Since we’re in “best of the decade” mode this week on ESPN.com, I opted to look back at the best recruiting classes of the past 10 years. I based this on production and impact — while factoring what percentage of the class was a success (which is why a signing class of 17 is trickier than, say, 35). Obviously, it’s hard to get a true gauge on classes from the past two or three years because in most cases, those recruits are still proving themselves — although one class has already measured up quite well.
1. USC Trojans, 2003:
This is arguably the best recruiting class of the modern era (which I define as the period in which there have been limitations on the number of a recruits a program could sign). This group’s nucleus went 48-4, won two national titles, played in four BCS bowls and included a Heisman Trophy winner. Four of the signees were selected in the first round of the NFL draft (RB Reggie Bush, DT Sedrick Ellis, OT Sam Baker, DE Lawrence Jackson) and six others ended up as second-rounders (RB LenDale White, WR Steve Smith, OL Ryan Kalil (remember this?), CB Terrell Thomas, DT Fili Moala and CB Eric Wright). CB Will Poole was a fourth-rounder, while QB John David Booty and LB Thomas Williams were fifth-rounders. The crazy part of this class is that the guy the USC staff thought would be the best was WR Whitney Lewis, who barely played and transferred to Northern Iowa.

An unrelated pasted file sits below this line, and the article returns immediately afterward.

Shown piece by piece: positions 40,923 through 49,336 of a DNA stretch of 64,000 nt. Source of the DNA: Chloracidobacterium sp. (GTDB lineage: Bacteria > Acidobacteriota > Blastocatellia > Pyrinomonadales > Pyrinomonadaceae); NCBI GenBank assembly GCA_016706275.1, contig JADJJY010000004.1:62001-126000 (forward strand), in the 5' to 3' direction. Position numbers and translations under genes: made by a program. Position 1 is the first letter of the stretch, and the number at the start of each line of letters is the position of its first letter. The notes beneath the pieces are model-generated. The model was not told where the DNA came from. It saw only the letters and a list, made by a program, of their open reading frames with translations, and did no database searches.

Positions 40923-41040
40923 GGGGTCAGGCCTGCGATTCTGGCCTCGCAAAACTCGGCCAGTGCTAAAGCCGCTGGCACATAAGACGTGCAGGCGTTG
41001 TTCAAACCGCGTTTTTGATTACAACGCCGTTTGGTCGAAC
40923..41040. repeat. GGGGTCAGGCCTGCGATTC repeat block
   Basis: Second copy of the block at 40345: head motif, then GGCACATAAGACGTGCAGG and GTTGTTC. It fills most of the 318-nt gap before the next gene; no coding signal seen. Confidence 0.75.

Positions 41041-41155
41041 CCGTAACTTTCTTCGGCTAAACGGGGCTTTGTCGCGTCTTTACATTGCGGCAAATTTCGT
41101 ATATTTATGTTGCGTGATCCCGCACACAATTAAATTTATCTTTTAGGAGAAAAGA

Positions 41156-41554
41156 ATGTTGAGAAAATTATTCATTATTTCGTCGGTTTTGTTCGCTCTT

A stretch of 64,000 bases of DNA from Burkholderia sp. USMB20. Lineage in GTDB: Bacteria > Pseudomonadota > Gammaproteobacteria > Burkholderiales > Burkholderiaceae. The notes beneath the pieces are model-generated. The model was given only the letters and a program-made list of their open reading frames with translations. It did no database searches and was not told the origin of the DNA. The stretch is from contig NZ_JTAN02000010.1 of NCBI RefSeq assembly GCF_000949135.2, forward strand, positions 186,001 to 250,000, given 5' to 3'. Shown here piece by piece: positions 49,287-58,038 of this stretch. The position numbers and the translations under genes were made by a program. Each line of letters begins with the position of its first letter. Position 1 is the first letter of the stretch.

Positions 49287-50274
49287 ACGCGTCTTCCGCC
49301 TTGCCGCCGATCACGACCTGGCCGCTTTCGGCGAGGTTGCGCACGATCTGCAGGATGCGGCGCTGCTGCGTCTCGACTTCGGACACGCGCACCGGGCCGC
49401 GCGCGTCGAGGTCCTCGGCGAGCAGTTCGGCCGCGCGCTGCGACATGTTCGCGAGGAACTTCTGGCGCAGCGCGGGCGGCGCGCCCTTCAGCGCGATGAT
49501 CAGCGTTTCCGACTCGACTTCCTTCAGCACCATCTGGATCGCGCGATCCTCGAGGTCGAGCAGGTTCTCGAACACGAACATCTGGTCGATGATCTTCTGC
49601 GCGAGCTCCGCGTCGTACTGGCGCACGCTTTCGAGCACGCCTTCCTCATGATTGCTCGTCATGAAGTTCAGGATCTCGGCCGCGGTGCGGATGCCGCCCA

2. Ohio State Buckeyes, 2002:
This was quite the star-crossed class. For all of the talk about the Buckeyes’ struggles in big games, the class won all four of its bowl games, won a national title and had three top-4 finishes. The first breakout star was RB Maurice Clarett, who of course had a major role on the OSU national title team. Then, um, things went haywire. The rest of the class, however, more than made up for it in the coming years. You had a three-star LB in AJ Hawk who proved to be the best Buckeyes defender of the decade, a center (Nick Mangold) who seems headed to a bunch of Pro Bowls, a Super Bowl hero (Santonio Holmes), and a Heisman winner (Troy Smith). In all, there were four first-rounders (Hawk, Mangold, Holmes and LB Bobby Carpenter) and a bunch of mid-rounders. (Clarett and DL Quinn Pitcock went in the third; OL Rob Sims and DB Nate Salley in the fourth; Smith, WR Roy Hall and DL Jay Richardson in the fifth; and OL Doug Datish in the sixth.) As with the USC class, the initial headliner of this group — LB Mike D’Andrea — never developed into a star.